The Suez Crisis and the British Empire (July 1956)

One of the signal events for the dissolution of the British Empire after the conclusion of the Second World War took place in 1956, in what is known in the West as the "Suez Crisis." Precipitated on July 26, 1956, when the Egyptian president, Gamal Abdel Nasser, nationalized the Suez Canal.

The crisis was provoked by an American and British decision not to finance the construction of the Aswan Dam, as they had promised. Their refusal was a direct response to the growing ties between Egypt and Czechoslovakia and the Soviet Union. Nasser reacted to the American and British decision by declaring martial law in the canal zone and seizing control of the Suez Canal Company, predicting that the tolls collected would pay for the dam within five years. England and France feared that Nasser might close the canal and cut off shipments of petroleum between the Persian Gulf and western Europe. When diplomatic efforts to settle the crisis failed, England and France, allying with Israel, secretly prepared military action to regain control of the canal and, if possible, to depose Nasser.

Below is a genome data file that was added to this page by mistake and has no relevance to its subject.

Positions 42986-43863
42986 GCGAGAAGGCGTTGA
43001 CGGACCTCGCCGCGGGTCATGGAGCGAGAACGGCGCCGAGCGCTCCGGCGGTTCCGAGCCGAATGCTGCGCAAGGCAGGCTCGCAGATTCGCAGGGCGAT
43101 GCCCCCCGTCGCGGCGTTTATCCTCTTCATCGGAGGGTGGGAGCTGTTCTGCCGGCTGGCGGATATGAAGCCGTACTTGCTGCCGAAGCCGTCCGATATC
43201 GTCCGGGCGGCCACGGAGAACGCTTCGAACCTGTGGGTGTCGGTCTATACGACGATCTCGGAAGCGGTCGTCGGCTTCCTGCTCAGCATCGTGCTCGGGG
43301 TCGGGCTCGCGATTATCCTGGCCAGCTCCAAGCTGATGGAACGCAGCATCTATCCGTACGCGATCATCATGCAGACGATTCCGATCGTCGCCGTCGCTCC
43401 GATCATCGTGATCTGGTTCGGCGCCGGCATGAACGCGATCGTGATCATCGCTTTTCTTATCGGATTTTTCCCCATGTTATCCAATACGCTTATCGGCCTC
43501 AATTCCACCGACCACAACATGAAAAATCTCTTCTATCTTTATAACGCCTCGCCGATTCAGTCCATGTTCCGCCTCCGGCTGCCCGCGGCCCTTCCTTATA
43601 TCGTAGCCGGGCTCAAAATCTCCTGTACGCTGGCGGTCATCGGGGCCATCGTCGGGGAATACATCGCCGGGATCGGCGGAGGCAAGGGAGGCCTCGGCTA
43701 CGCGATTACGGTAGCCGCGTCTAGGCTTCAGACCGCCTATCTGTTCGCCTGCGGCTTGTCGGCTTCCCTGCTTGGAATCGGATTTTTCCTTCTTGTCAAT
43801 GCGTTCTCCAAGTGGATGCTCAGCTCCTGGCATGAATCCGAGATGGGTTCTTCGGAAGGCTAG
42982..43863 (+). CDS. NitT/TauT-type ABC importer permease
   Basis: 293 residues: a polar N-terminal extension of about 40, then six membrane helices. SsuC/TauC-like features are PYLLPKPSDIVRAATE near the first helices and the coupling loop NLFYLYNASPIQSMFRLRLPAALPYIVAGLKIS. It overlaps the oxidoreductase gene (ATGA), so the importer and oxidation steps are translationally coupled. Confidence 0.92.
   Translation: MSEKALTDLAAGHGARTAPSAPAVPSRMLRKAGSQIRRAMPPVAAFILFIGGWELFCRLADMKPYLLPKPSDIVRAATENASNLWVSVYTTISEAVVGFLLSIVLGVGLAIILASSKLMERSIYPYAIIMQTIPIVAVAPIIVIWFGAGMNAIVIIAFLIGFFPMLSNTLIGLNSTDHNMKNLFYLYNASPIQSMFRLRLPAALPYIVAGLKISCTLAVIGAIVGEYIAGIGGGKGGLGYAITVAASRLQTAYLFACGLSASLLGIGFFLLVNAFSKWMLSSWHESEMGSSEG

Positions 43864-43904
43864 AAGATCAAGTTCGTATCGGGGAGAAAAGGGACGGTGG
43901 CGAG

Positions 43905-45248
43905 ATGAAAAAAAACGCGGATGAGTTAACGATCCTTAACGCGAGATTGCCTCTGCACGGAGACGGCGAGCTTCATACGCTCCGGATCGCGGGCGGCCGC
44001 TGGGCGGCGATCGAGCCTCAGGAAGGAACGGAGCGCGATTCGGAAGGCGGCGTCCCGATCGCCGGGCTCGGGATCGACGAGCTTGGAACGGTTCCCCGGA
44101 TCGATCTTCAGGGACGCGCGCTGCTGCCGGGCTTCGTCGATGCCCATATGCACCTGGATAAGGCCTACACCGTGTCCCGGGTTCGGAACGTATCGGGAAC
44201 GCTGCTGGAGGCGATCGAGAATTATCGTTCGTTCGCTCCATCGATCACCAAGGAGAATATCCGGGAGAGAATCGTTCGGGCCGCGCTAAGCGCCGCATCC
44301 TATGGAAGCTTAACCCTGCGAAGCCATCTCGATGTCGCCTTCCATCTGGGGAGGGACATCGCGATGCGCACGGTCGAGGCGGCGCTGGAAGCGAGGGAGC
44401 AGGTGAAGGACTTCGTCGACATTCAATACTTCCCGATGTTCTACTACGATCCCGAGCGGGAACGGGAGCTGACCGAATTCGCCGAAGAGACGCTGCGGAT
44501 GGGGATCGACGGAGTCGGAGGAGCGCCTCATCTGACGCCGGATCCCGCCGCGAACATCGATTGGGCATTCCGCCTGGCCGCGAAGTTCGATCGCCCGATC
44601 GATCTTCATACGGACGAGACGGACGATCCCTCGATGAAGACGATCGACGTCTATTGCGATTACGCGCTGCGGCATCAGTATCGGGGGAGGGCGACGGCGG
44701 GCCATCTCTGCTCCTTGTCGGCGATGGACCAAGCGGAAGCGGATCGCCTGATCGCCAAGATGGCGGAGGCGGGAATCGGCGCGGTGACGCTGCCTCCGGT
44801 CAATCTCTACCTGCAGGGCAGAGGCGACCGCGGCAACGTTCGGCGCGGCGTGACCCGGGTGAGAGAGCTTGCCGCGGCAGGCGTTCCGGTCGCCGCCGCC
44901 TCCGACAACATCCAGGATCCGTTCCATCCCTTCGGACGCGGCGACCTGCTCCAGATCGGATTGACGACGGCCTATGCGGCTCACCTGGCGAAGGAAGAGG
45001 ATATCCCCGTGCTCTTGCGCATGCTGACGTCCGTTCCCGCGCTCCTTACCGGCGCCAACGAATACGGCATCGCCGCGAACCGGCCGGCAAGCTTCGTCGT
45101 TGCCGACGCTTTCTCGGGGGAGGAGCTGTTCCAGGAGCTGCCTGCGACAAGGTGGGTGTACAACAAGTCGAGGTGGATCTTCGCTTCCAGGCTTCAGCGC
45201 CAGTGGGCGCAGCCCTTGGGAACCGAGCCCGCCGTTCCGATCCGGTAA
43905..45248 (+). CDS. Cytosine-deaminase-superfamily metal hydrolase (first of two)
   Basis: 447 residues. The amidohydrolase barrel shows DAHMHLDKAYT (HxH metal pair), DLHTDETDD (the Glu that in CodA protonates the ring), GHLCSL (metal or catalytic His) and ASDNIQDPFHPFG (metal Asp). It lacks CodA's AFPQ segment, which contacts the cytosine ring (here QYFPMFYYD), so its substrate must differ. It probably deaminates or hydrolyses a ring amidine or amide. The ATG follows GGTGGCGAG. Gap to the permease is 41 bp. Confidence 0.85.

On October 29, 1956, Israeli Brigades invaded Egypt. England and France, following their plan, demanded that Israeli and Egyptian troops withdraw from the canal, and they announced that they would intervene to enforce a cease-fire ordered by the United Nations. However, growing opposition at home and in the UN and Soviet threats of intervention, put an immediate stop to the Anglo-French action. On December 22 the UN evacuated British and French troops, and Israeli forces withdrew in March 1957.

Nasser emerged from the Suez Crisis a victor and a hero for the cause of naitonalism. Israel did not win freedom to use the canal but it did regain shipping rights in the Straits of Tiran. England and France, less fortunate, lost most of their influence in the Middle East as a result of the episode. The Crisis marks major shift in the power relations of the western Europe, signalling the rising importance of cold war politics in international crises, and the continuing decrease of Britain's influence as a colonial and imperial power.

The Crisis as Backdrop

In The Remains of the Day, a novel by Kazuo Ishiguro, the main character conducts his retrospective look at his life as the servant of a prominent British aristocrat in July of 1956. How might these events give a shaping power to the meaning of the novel's reflections?

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